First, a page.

New HCV isolates SBIR

Award Information
Agency:
Department of Health and Human Services
Branch:
N/A
Amount:
$99,982.00
Award Year:
2007
Program:
SBIR
Phase:
Phase I
Contract:
1R43AI073278-01
Agency Tracking Number:
AI073278
Solicitation Year:
2007
Solicitation Topic Code:
N/A
Solicitation Number:
N/A
Small Business Information
VERACITY BIOTECHNOLOGY, LLC
5 SOUTH WISNER ST., FREDERICK, MD, 21701
Hubzone Owned:
N
Socially and Economically Disadvantaged:
Y
Woman Owned:
Y
Duns:
195239319
Principal Investigator
 VICTOR BUCKWOLD
 (301) 644-3920
 vbuckwold@veracitybiotech.com
Business Contact
 VICTOR BUCKWOLD
Phone: (301) 524-6639
Email: vbuckwold@veracitybiotech.com
Research Institution
N/A
Abstract
DESCRIPTION (provided by applicant): Infection with the hepatitis C virus (HCV) is the most common cause of chronic hepatitis in the United States. HCV is classified into one of six different genotypes, each composed of a variety of related subtypes. One of the most important predictors of the response of patients to antiviral therapy for HCV infection is viral genotype. Currently, infectious HCV that are able to replicate autonomously in tissue culture are available only for genotypes 1a, 1b and 2a. This application aims to create cell lines that are persistently-infected with new isolates of HCV for drug development applications. Our strategy is based on the use of a licensed technology that increases the replicative ability of HCV in tissue culture. We will try to infect various cell lines with six clinical samples containing various isolates of HCV by using this technology. Partial success will be defined as the isolation of a cell line persistently-infected with a new genotype or subtype of HCV that can be used for antiviral evaluation assays. Complete project success will be indicated by our ability to culture all of the clinical samples of HCV utilized. If the HCV found in clinical samples can be propagated in vitro, then a true phenotypic assay of drug resistance in clinical samples could be developed. Our efforts will ultimately help expedite drug development for HCV, leading to improvements in Public Health. One of the most important predictors of the response of patients to antiviral therapy for hepatitis C virus (HCV) infection is viral genotype. Currently, only three isolates of HCV that can replicate in tissue culture are available. This SBIR application aims to create cell lines that are persistently- infected with new clinical isolates of HCV. If the HCV found in clinical samples can be propagated in vitro, then other viral genotypes could be used during drug development and a true phenotypic assay of drug resistance in clinical samples could be developed. This would help expedite drug development for HCV, leading to improvements in Public Health.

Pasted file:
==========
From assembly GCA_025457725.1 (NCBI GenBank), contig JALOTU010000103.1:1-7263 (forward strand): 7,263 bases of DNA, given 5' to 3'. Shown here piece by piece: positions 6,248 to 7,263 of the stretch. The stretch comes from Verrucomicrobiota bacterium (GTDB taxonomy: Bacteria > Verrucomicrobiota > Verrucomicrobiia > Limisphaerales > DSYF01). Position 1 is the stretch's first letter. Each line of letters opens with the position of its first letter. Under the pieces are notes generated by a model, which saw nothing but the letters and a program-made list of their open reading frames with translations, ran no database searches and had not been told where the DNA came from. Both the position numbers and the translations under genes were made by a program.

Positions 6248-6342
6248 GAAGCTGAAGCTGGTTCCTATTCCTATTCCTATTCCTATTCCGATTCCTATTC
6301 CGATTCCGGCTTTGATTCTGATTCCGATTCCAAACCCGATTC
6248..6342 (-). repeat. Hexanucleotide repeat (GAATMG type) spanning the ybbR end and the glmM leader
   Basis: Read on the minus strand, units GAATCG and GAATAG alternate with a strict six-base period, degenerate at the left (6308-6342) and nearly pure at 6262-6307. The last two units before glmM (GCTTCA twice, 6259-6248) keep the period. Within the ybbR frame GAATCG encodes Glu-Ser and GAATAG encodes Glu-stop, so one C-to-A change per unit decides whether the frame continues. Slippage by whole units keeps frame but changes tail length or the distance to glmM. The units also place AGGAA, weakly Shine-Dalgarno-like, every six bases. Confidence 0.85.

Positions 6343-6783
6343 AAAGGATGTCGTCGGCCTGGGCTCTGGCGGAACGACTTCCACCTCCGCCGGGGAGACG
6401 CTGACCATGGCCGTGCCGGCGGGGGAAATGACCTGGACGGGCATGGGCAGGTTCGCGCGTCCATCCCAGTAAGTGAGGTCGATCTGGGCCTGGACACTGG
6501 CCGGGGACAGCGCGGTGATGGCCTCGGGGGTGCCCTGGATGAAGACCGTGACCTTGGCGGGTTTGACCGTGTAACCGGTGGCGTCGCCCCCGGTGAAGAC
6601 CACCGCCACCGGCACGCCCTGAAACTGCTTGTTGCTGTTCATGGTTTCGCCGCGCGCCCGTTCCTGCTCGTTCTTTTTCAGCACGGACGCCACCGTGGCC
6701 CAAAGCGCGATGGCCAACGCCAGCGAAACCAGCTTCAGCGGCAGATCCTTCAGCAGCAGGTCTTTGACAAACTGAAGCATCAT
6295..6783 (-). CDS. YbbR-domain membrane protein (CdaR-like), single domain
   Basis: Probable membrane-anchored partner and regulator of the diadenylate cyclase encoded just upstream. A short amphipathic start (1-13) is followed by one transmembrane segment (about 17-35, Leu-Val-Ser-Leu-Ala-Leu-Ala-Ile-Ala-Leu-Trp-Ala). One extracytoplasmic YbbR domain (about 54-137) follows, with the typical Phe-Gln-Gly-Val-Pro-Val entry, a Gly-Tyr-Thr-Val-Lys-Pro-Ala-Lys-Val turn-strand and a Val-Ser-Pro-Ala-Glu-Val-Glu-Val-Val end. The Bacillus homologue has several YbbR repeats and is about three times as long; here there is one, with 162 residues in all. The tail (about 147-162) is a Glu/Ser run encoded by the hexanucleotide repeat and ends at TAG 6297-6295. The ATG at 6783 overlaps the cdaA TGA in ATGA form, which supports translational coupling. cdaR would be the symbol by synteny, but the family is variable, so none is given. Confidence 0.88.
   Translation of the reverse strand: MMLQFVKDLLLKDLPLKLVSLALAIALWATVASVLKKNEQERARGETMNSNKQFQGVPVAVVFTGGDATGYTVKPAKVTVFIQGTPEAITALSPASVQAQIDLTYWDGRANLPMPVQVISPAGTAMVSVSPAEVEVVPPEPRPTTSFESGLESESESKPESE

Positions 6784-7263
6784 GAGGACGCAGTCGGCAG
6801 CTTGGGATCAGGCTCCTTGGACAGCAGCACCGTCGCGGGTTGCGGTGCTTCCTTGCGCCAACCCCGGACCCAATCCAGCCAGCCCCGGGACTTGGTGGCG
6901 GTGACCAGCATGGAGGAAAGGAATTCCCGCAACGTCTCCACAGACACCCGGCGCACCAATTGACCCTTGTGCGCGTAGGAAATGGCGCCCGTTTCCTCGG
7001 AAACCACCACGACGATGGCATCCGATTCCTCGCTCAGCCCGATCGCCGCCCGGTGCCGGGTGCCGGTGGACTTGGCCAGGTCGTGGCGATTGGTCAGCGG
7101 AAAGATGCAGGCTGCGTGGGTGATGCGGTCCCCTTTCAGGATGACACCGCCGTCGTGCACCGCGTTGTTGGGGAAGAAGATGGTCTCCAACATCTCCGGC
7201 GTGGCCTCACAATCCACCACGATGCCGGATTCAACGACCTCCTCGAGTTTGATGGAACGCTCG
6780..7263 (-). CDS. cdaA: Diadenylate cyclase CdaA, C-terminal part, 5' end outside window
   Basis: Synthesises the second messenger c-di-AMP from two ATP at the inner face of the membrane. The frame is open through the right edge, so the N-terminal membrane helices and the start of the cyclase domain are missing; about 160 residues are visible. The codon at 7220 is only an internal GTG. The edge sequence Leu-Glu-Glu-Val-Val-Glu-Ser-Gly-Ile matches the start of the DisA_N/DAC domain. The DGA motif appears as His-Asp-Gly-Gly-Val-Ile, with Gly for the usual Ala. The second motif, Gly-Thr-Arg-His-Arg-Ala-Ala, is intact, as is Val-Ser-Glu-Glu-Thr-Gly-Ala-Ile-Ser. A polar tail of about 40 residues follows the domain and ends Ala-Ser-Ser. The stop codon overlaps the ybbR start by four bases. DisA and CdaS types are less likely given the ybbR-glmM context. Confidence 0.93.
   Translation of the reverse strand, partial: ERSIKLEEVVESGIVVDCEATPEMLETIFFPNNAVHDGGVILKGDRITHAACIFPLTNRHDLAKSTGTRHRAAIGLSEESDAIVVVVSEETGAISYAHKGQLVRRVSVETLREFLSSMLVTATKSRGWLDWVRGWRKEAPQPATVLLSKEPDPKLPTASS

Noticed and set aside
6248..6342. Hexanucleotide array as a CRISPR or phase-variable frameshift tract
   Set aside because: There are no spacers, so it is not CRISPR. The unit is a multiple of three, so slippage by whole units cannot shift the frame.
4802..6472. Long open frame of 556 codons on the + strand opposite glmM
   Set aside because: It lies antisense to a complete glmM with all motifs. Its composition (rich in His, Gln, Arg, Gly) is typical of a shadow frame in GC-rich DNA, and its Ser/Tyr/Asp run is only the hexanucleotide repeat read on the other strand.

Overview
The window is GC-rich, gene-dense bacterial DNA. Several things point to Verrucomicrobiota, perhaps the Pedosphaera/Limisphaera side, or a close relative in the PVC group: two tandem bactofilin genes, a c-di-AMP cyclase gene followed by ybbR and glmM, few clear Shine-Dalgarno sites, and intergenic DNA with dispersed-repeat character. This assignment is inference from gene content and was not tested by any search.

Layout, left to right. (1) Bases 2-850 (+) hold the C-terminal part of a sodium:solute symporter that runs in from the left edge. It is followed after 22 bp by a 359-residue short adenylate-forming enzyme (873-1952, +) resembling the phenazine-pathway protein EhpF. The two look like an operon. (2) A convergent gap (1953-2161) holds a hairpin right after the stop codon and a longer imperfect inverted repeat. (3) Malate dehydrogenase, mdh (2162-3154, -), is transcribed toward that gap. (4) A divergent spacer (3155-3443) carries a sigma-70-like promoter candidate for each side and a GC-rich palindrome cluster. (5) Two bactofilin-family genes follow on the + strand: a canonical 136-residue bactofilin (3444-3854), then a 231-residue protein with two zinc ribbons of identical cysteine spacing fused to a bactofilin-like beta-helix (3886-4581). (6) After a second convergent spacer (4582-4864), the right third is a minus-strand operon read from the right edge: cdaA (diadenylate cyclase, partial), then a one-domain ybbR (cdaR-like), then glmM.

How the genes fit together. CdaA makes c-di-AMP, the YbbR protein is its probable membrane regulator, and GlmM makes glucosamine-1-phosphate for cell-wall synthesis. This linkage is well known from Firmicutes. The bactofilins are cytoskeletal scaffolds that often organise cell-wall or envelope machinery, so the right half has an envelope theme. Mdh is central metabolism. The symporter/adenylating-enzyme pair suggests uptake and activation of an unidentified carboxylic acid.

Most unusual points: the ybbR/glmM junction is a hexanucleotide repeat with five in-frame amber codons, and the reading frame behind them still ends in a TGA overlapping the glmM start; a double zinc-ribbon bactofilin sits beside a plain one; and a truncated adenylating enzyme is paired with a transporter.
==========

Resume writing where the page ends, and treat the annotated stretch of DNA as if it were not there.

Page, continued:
* information listed above is at the time of submission.

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